Israel's slipping democracy
This beacon of freedom is becoming more like its authoritarian neighbors.
By Nir Eisikovits
September 24, 2008
• Nir Eisikovits, an Israeli lawyer and philosopher, is the director of
Suffolk University's Graduate Program in Ethics and Public Policy. His
forthcoming book is titled, "Sympathizing With the Enemy: Reconciliation,
Negotiation, and Transitional Justice."
Boston - We Israelis like to think of ourselves as "the only democracy in
the Middle East." The label has a variety of uses: We invoke it to explain
our special relationship with the United States, to set ourselves apart
from our authoritarian Arab neighbors, to account for our remarkable
economic success, and to justify occasional requests for EU membership.
There are, of course, well-known problems with this democratic
self-understanding. Our basic constitutional documents speak of a "Jewish
democratic state" while about 20 percent of our citizens are non-Jews. We
have no separation of synagogue and state. We have, for over 40 years,
maintained illegal settlements and a harsh military occupation in most of
the Palestinian territories captured in 1967.
And yet, Israel is certainly the most democratic nation in the Middle East.
Iran reportedly executes homosexuals, Syria regularly detains human rights
activists and dissenters, Egypt jails men essentially for being diagnosed
with HIV/AIDS, Lebanon fails to exercise control over its territory, and
Turkey considers banning its largest political party.
We, on the other hand, have a vibrant free press, an independent judiciary,
an active parliament, and, as attested by the recent legal troubles of
Israeli Prime Minister Ehud Olmert who announced his resignation this week,
But being the most democratic nation in a region marked by despotism is not
the same as being democratic. And recently, indications have accumulated
that Israel is becoming more rather than less like its neighbors.
Earlier this summer, Israel's parliament, the Knesset, passed two troubling
pieces of legislation: the first (which still awaits final ratification)
exempts the state from compensating Palestinians harmed during Israel
Defense Force (IDF) operations in the territories.
The second, aimed at curtailing the travel of Arab members of the Kenesset
(MK), states that any Israeli who has visited an "enemy country" shall be
considered a supporter of armed struggle against the Jewish state (unless
proven otherwise), and will be prevented from running for parliament in the
seven years following the visit.
That law's drafter, Zevulun Orlev, the head of the parliamentary faction of
the National Religious Party, explained that the statute will prevent the
election of "trojan horses" into the legislature. Arab MKs would now be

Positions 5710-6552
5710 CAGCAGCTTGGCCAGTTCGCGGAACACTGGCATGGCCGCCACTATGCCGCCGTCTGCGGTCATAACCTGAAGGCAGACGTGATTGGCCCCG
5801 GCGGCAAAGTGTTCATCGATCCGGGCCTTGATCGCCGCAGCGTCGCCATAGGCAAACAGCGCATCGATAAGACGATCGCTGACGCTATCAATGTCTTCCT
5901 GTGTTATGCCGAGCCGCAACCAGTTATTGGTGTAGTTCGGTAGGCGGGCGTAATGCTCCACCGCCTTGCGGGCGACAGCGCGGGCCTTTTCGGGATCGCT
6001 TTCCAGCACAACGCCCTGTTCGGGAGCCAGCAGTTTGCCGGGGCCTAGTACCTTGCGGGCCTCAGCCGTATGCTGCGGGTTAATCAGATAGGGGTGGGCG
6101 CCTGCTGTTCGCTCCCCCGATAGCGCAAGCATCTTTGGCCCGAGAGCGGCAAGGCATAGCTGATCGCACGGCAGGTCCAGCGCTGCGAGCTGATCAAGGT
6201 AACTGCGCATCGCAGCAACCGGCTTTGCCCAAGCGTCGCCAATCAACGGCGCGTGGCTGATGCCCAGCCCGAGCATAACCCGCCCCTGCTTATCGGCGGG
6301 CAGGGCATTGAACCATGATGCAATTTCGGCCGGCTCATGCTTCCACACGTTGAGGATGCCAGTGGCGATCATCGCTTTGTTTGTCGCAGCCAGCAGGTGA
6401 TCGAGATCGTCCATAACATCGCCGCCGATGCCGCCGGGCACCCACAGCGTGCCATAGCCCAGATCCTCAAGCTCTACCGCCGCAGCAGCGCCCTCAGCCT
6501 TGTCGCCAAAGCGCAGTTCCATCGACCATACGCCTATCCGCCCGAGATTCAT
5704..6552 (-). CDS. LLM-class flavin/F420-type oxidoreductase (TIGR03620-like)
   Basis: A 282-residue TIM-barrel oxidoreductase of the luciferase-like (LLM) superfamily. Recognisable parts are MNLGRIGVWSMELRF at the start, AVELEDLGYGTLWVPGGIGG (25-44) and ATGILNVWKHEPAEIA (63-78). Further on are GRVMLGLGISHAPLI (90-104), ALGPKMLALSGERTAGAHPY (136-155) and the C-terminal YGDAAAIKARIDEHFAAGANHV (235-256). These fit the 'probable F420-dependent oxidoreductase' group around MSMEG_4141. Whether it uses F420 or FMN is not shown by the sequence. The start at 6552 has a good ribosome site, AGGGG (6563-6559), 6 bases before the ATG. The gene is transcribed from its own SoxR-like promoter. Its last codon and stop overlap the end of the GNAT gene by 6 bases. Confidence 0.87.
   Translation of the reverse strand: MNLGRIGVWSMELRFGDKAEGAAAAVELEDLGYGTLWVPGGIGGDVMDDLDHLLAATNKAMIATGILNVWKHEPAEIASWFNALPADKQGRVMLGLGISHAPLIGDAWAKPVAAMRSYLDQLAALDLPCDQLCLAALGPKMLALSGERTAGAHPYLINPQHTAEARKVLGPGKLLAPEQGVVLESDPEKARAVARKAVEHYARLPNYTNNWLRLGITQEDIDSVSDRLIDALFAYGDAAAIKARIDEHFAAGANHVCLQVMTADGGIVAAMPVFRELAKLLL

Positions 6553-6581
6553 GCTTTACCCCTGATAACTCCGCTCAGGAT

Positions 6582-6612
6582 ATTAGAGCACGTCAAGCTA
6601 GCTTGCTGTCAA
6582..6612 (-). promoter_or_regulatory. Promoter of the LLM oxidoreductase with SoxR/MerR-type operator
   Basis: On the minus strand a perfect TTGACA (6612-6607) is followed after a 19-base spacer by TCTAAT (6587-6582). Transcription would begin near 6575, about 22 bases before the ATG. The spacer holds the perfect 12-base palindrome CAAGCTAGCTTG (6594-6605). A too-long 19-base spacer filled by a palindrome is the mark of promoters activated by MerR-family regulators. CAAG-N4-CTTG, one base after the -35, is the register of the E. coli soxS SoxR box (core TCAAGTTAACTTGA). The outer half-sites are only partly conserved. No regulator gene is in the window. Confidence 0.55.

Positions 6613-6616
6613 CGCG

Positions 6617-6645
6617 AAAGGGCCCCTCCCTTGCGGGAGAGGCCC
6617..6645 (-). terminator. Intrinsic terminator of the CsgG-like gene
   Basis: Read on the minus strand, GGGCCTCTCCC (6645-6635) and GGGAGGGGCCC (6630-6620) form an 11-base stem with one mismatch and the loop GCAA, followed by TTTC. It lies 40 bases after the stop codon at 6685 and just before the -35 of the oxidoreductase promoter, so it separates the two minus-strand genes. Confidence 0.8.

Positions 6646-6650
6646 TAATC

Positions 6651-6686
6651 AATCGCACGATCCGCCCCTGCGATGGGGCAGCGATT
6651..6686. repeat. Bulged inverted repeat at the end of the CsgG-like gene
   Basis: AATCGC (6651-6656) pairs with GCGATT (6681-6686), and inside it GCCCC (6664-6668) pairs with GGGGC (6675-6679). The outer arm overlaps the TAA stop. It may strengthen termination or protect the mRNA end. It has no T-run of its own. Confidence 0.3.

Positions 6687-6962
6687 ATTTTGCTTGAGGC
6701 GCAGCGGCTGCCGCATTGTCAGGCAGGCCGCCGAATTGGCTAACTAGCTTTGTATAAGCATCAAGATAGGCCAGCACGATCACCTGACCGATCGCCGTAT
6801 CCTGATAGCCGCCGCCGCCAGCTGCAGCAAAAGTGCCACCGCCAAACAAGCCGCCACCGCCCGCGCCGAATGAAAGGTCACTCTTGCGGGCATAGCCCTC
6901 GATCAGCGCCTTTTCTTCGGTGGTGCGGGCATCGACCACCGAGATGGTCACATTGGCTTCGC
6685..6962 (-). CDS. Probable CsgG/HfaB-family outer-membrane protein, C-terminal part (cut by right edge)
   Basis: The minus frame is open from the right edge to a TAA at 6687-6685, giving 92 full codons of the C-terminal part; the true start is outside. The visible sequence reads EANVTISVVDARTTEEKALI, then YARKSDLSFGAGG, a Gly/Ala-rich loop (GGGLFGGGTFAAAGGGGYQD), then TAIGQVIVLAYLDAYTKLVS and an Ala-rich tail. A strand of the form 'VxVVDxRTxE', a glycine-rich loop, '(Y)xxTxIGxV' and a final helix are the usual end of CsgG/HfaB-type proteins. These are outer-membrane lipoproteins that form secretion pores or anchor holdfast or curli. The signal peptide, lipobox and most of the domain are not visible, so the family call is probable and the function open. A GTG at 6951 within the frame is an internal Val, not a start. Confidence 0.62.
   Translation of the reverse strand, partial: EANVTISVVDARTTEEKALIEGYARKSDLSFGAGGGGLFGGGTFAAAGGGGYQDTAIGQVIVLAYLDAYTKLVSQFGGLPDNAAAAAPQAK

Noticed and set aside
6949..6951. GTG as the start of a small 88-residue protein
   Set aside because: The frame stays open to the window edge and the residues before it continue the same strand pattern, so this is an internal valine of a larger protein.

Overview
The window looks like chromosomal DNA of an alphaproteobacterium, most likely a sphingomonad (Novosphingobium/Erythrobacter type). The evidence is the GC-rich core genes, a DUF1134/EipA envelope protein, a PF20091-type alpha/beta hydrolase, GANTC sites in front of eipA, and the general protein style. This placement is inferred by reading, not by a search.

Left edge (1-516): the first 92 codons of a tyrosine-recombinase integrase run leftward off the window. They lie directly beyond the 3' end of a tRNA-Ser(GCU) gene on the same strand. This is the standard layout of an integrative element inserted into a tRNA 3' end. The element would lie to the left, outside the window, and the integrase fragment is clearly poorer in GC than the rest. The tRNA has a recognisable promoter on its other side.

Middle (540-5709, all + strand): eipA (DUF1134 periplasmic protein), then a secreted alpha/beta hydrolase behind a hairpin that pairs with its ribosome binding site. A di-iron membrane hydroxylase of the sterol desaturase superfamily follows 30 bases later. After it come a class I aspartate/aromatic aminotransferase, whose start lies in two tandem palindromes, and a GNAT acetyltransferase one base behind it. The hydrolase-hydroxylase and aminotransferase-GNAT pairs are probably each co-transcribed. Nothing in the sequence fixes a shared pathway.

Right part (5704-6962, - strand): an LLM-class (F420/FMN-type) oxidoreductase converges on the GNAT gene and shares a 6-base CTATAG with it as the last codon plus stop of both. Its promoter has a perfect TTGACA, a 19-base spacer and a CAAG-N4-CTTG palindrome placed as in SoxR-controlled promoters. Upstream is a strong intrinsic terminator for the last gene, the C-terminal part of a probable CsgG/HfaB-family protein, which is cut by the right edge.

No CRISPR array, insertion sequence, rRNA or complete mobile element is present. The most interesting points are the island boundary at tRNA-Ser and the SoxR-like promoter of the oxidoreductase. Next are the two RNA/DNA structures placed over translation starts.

forced "to decide between the Syrian parliament and the Israeli
parliament." On the same day these votes took place, the Knesset's
Constitution, Law, and Justice Committee extended the validity of a
provision exempting police from videotaping interrogations touching on
security matters. The extended immunity is good for four years.
One does not need to be a constitutional scholar to worry about a democracy
that eliminates access to its courts, curtails the right to be elected, and
chooses to protect its police rather than detainees. Since all these
measures were widely popular with Israelis, it is worthwhile reiterating an
obvious point: Democracy is not only about the rule of the majority.
Rather, its essence lies in empowering the majority without allowing it to
tyrannize the minority. Such a balancing act is possible only if a robust
set of political rights is in place. A state that jettisons these in favor
of national security will probably stay safe, but it will rarely stay
To be sure, there are circumstances where it is appropriate to practice
what former Israeli Chief Justice Aharon Barak has called "defensive
In extreme cases, constitutional protections can justifiably be curtailed.
We have all heard of "ticking bomb" scenarios, and most agree that
democracies have no special obligation to commit suicide. But, for such
defensive action to be acceptable, the circumstances must, indeed, be
extraordinary, the curtailments minimal, and the fact of curtailing
considered a big deal.
The Knesset's new laws pass none of these tests. The sponsors of the new
legislation remind us that we are engaged in an epic battle against the
rising tide of political Islam.
Perhaps so. But if this characterization is true, the key to victory lies
in becoming the best rather than worst example of ourselves.
The US diplomat George Kennan saw this clearly in the early days of the
cold war. Winning, he insisted, required that America "measure up to its
own best tradition and prove itself worthy of preservation..."
Though no one listened at the time, Kennan's lesson is well worth learning.
Unless Israel does everything it can to preserve its political decency, it
will not win because it will not be right. Failing to measure up to its
best democratic traditions, failing to prove worthy of preservation, it
might just not persevere.
www.csmonitor.com | Copyright © 2008 The Christian Science Monitor. All